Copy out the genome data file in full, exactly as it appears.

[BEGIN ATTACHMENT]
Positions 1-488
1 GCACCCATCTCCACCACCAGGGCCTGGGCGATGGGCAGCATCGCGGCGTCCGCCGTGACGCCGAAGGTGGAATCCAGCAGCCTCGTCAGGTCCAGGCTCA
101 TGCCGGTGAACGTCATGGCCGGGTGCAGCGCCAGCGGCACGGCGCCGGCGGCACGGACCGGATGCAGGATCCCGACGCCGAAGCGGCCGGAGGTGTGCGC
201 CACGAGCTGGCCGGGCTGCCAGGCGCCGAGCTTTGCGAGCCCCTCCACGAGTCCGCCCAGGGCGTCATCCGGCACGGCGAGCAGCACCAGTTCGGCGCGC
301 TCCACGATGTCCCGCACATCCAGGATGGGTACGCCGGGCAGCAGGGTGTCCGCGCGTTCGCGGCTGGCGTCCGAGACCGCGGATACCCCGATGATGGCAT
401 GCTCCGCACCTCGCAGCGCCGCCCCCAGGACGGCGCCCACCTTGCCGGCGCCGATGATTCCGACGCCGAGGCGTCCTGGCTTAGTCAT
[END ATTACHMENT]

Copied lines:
Positions 1-488
1 GCACCCATCTCCACCACCAGGGCCTGGGCGATGGGCAGCATCGCGGCGTCCGCCGTGACGCCGAAGGTGGAATCCAGCAGCCTCGTCAGGTCCAGGCTCA
101 TGCCGGTGAACGTCATGGCCGGGTGCAGCGCCAGCGGCACGGCGCCGGCGGCACGGACCGGATGCAGGATCCCGACGCCGAAGCGGCCGGAGGTGTGCGC
201 CACGAGCTGGCCGGGCTGCCAGGCGCCGAGCTTTGCGAGCCCCTCCACGAGTCCGCCCAGGGCGTCATCCGGCACGGCGAGCAGCACCAGTTCGGCGCGC
301 TCCACGATGTCCCGCACATCCAGGATGGGTACGCCGGGCAGCAGGGTGTCCGCGCGTTCGCGGCTGGCGTCCGAGACCGCGGATACCCCGATGATGGCAT
401 GCTCCGCACCTCGCAGCGCCGCCCCCAGGACGGCGCCCACCTTGCCGGCGCCGATGATTCCGACGCCGAGGCGTCCTGGCTTAGTCAT